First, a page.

"This has important consequences for rangeland policies," said John Tanaka, an economist at OSU’s Eastern Oregon Agricultural Research Center at Union. "Economic models that attempt to explain rancher behavior based only on the profit motive can lead to poorly conceived land-use polices. Financial incentives won’t be effective if financial reward is not the thing that ranchers value the most."

Yet, according to Tanaka, policy assessments continue to use livestock production as a measure of ranching success, even though rates of return from livestock operations are low by any standard investment criteria.

Tanaka and Brad Gentner, a former graduate student in agricultural and resource economics at OSU, surveyed 2,000 ranchers who lease federal rangeland throughout the West, to better understand who they are and what keeps them on the ranch.

They found that because ranching occurs in a variety of physical settings, among ranchers from a broad spectrum of income levels and perspectives, a blanket policy applied to all situations may fail in many specific cases.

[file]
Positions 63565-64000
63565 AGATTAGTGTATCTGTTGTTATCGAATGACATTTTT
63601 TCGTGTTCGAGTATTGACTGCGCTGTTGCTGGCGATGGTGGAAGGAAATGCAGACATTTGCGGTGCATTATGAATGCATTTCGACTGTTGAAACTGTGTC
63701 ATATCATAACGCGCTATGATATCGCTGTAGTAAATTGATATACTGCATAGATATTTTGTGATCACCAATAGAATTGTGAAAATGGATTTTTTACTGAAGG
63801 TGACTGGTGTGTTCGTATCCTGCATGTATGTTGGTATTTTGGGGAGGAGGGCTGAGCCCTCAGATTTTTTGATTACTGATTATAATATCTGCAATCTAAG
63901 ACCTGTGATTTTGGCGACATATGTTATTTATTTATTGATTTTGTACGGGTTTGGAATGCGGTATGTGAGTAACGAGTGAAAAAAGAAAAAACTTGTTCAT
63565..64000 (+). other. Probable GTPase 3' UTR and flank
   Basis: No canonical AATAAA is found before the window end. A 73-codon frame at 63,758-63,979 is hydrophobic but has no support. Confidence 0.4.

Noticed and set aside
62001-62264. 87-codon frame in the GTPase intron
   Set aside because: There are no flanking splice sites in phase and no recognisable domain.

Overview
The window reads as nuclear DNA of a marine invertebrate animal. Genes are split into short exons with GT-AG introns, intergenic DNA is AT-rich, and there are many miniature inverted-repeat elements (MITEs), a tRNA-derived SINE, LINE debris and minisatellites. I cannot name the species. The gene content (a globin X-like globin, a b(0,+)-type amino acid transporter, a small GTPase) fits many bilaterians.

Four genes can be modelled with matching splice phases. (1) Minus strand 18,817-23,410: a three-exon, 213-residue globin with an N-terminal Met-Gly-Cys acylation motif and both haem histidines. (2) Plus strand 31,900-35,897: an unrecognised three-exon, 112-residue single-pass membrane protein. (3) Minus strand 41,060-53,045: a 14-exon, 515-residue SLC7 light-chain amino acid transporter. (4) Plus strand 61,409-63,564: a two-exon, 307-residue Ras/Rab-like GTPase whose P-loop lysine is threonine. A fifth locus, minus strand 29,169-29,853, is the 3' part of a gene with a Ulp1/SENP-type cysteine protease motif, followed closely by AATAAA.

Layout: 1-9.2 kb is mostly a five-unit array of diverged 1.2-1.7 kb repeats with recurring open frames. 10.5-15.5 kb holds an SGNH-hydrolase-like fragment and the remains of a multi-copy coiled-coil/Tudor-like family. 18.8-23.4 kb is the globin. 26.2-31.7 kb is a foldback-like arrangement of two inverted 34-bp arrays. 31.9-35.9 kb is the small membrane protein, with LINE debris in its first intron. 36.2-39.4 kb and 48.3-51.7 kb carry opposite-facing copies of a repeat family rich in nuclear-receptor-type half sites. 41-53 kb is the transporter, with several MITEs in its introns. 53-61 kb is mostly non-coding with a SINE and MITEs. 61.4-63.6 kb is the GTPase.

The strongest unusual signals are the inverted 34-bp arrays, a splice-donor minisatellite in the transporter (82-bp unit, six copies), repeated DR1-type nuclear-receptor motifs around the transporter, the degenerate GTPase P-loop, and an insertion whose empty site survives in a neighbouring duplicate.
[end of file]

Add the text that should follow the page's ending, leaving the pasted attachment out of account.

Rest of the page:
Working from his office at the Eastern Oregon Agricultural Research Center in Union, Tanaka helps ranchers sort out their values and goals through development of "ranch models." These models simulate the effects of the choices ranchers make about cattle, forage, landscape, economics, and way of life on a particular ranch.

The results from one year are fed into the simulation for the following year, so ranchers can fast-forward across generations to predict the consequences of various management choices and policies. Eventually, Tanaka will combine groups of ranch models into community models that may help predict how the future of local ranches will affect rural communities in eastern Oregon.

Undergrads Are Detectives in One OSU Program

women standing at table with wine samples

Kelly Helms, an OSU undergraduate, arranges food for a sensory experiment. Photo: OSU Publications